I am a TA again this semester, teaching the first semester of Physics for Biology and Pre-Medicine, which consists mostly of mechanics. I decided to start keeping a weekly journal of the experience, how well I feel the students are learning, which things are working well, and what I need to do to improve.
Jasper over at Morning Coffee Physics apparently had the same idea that I had, and the class that he is teaching seems to be along the same lines as mine, so I will link to his posts for an interesting comparison.
Chad at Uncertain Principles is doing a similar thing for his modern physics course, so be sure to check it out for a look at what professors go through when teaching a lecture class.
The class is required for a variety of different majors in biology- and health/medicine-related areas, and is in many ways typical of “physics for pre-meds” classes offered at campuses all around the country. However, the course is nominally calculus based, unlike many versions of the subject that I am familiar with. (However, students can get by with very little knowledge of calculus, as most of it is contained in derivations, and even then, it’s mostly simple derivatives.) Also, the professors make some effort to relate the material more directly to biological problems, even if these efforts sometimes fall flat. I will comment on these efforts as they come up during the semester.
I teach two sections of 17 students each during a two-hour weekly lab and a one-hour weekly discussion session. The lab topics cover the standard introductory lab topics, but with somewhat of a twist: the labs are supposed to be collaborative problem solving, rather than strictly canned labs. This essentially boils down to the students having to decide how many data points they must take to confirm or disprove their prediction. In addition, we’re not supposed to tell the students exactly the equations that their data are supposed to fit, although later in the last semester, I often broke down and derived the equation for them at the beginning of the lab, and explicitly told the students to check these equations.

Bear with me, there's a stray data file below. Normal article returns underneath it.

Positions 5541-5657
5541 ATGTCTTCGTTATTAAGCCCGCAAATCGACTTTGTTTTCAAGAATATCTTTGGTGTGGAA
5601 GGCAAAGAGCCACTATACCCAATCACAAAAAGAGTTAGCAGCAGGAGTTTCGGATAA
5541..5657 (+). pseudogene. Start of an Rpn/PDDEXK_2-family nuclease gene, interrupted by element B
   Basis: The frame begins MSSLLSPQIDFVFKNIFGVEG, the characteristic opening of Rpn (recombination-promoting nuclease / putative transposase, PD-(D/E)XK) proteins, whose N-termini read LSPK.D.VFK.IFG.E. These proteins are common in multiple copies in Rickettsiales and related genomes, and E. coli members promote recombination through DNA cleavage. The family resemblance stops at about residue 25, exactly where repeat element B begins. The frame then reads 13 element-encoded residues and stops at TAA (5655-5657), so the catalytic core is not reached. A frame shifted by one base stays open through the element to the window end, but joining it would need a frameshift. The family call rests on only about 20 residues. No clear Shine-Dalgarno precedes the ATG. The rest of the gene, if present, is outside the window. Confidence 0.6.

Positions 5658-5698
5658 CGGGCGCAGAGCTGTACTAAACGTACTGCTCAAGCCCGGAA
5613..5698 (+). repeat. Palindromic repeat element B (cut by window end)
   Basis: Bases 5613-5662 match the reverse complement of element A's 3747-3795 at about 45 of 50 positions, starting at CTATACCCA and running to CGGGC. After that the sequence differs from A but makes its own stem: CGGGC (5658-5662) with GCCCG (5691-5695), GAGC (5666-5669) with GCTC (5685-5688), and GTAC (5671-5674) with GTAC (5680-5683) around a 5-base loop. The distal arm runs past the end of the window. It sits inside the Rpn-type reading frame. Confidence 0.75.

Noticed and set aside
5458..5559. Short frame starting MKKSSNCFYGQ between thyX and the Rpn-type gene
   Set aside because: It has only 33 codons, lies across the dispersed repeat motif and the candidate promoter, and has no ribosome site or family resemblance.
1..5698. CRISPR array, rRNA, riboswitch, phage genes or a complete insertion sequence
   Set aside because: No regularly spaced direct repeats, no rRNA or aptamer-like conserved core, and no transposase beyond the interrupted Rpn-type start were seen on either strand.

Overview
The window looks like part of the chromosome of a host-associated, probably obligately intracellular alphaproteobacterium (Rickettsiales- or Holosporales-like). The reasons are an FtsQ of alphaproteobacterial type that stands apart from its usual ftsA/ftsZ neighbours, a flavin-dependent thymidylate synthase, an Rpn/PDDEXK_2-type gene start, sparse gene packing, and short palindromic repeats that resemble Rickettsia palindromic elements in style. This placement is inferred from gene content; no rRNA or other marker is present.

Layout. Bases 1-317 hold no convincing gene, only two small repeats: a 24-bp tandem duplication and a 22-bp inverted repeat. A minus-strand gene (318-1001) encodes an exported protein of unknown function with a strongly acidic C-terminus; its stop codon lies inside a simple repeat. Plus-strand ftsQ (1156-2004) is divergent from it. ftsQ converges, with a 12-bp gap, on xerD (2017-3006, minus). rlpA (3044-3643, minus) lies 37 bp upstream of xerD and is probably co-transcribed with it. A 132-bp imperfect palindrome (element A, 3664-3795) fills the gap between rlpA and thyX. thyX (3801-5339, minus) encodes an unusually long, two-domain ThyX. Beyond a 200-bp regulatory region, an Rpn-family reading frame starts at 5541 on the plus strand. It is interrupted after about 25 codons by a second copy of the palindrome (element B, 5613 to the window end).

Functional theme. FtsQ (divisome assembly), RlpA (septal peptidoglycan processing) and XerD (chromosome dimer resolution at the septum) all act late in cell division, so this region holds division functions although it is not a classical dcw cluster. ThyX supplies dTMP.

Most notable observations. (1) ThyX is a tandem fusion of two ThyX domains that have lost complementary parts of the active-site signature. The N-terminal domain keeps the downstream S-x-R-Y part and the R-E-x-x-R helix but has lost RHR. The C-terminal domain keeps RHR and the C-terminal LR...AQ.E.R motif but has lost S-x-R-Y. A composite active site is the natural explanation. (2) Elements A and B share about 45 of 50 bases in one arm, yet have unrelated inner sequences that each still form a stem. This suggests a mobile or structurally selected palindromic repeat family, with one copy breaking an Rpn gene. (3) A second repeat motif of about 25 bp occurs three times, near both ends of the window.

The discussion sessions are also collaborative problem solving endeavors. The groups are given a problem that is intended to be too involved for any of the students to solve individually. Through collaborations, approximations, and some prodding from their TA, the students are to do their best to solve the problem. If necessary, I will finish the session by reviewing the key topics the students were supposed to think about, and perhaps sketch a solution to the problem. About every third week, the problem will be the first question of their quiz, which they will complete on the following day.
Continue reading ‘Teaching Journal, Week 1′